Luxury-Goods Market Seems To Know No Bounds - Perception is Everything In Local Market, says Limousine Service CEO

The market for luxury goods and services is expanding to include people with income levels that previously prevented penetration here. TriStarLimo of New York and Miami is part of a growing list of providers of luxury items that more and more consumers, seemingly regardless of their income level, choose to bring into their lives.

Miami, FL (PRWEB) June 17, 2005 -- While social commentators point to a widening gap between the rich and the poor, between the haves and the have-nots, the market for luxury goods and services is bridging that gap.

“People want very nice things, and they’re willing to do without what has traditionally been seen as ‘necessities’ to have them,” says Jane Harris, Miami vice president of TriStarLimo, a five-year-old company headquartered in New York. “In the luxury market, lifestyle is everything. While there may be a growing income gap within the nation’s population, we’re seeing a proportionate narrowing of it in terms of the lifestyles people are choosing to live.”

Following a recent launch of her company’s limousine service in Miami, Harris says south Florida is one of the more luxury-oriented regions in the U.S., a key factor in Tri-Star’s decision to expand there.

“Miami consumers of all income levels want quality, but many also seek a level of luxury in products and services once available only to the ‘rich and famous’,” Harris says, adding that Tri-Star’s customers come from all income levels – “from top executives with money to spend to college students looking for a break from the mundane. If a company can find a unique niche and brand itself accordingly, it can succeed in this ever-widening, luxury-driven market.”

Of course the luxury-spending trend encompasses a market far bigger than limousines and other top-end travel. Fay Hansen, writing in the Dec. 2004 issue of Business Finance, notices an emerging spending pattern across numerous categories among the 48 million middle-class households in the United States – that of “trading up” in luxury items and “trading down” in items they see as less important.

“Driven by this phenomenon,” Hansen says, “luxury-brand spending is one of the few areas of consumer spending that have flourished in all phases of the most recent business cycle.”

Hansen notes luxury sales growth in categories as diverse as housing and furnishings, clothing, travel, cars, restaurant dining, and personal care products and services. Harris points out that industries such as jewelry, catering, photography, spas and salons, wedding planning and – especially in the Miami area – everything related to hotels and resorts can also put down stakes in the luxury arena.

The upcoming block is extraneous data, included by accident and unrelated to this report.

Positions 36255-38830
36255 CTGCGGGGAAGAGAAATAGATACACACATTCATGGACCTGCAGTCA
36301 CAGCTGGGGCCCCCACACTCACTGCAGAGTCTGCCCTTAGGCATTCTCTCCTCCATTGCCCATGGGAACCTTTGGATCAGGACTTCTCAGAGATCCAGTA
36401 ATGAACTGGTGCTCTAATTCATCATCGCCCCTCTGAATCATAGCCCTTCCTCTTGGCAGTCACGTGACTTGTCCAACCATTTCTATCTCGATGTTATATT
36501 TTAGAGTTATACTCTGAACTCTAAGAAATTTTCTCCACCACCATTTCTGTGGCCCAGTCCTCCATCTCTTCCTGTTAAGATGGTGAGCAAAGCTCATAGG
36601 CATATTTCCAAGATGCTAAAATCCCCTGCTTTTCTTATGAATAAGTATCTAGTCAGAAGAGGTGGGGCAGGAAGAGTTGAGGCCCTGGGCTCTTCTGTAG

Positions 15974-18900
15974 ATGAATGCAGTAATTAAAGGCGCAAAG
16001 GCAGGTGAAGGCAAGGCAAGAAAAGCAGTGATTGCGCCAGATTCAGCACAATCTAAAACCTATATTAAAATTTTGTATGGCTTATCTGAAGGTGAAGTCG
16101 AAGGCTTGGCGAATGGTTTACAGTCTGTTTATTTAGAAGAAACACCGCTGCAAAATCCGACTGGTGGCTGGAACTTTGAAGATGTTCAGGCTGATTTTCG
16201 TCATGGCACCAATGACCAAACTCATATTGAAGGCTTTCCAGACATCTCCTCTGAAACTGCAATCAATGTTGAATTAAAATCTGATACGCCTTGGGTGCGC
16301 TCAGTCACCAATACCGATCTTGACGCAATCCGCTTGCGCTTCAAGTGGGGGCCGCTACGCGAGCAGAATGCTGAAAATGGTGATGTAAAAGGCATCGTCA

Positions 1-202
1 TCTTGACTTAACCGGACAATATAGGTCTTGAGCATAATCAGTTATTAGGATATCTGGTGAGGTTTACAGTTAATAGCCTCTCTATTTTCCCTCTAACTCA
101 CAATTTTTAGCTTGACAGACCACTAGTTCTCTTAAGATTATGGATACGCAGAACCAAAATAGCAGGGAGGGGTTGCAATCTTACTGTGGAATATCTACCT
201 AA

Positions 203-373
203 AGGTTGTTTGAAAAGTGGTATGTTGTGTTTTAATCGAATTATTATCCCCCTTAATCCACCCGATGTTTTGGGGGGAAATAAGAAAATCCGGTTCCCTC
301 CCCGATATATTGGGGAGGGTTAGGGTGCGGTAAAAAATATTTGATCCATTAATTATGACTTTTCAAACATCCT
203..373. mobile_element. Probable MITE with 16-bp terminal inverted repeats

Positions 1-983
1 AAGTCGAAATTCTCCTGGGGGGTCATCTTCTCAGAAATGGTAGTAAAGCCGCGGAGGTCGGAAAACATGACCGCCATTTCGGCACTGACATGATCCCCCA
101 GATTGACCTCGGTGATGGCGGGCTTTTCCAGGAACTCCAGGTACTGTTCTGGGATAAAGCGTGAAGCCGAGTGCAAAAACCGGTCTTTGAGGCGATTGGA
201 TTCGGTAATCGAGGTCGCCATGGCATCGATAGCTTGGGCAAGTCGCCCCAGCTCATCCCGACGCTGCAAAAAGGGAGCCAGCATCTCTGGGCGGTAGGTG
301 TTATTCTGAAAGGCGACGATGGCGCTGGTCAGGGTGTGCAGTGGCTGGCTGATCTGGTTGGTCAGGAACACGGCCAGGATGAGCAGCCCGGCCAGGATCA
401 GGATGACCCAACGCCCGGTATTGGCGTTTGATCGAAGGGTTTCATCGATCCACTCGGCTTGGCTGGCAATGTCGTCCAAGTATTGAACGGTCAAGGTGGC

The trend has been growing for years. Back in 1999, in an article in The Washington Post, Robert Frank opined that “we are in the grip of a luxury fever that rivals the spectacular excesses of the Gilded Age of a century ago.”

Frank, the author of Luxury Fever: Why money fails to satisfy in an era of excess (New York: The Free Press, 1999), continued: “But unlike that earlier period, which was dominated by a small number of families with enormous wealth, our current consumption boom involves a vastly larger number of people all along the economic spectrum.”

As for Harris of TriStarLimo, she believes that the same right practices apply, whether you’re selling a $39.95 rental car or a $500 night out in a sleek limousine.

“The bottom line of luxury is service – without it, no kind of product is going to be worth much,” Harris says. “We never want to forget that first-class service has been the driver behind the luxury market that‘s growing all around us. At the end of the day, it’s what people are buying.”

Editor’s note:
Since 2000, TriStarLimo has provided luxury transportation with a fleet of more than 140 brand new vehicles to both corporate and individual clients. The company has served some 7,000 wedding clients and 5,000 prom clients in the New York area before opening in Miami on June 1, 2005. Contact in Miami: 6800 SW 40th St. Suite 684, Miami, Fl 33155. (866) 520-5466. In New York: 1636 3rd Ave. Suite 274, New York, NY 10029. (212) 427-7827.

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Source :  http://www.prweb.com/releases/2005/6/prweb251740.htm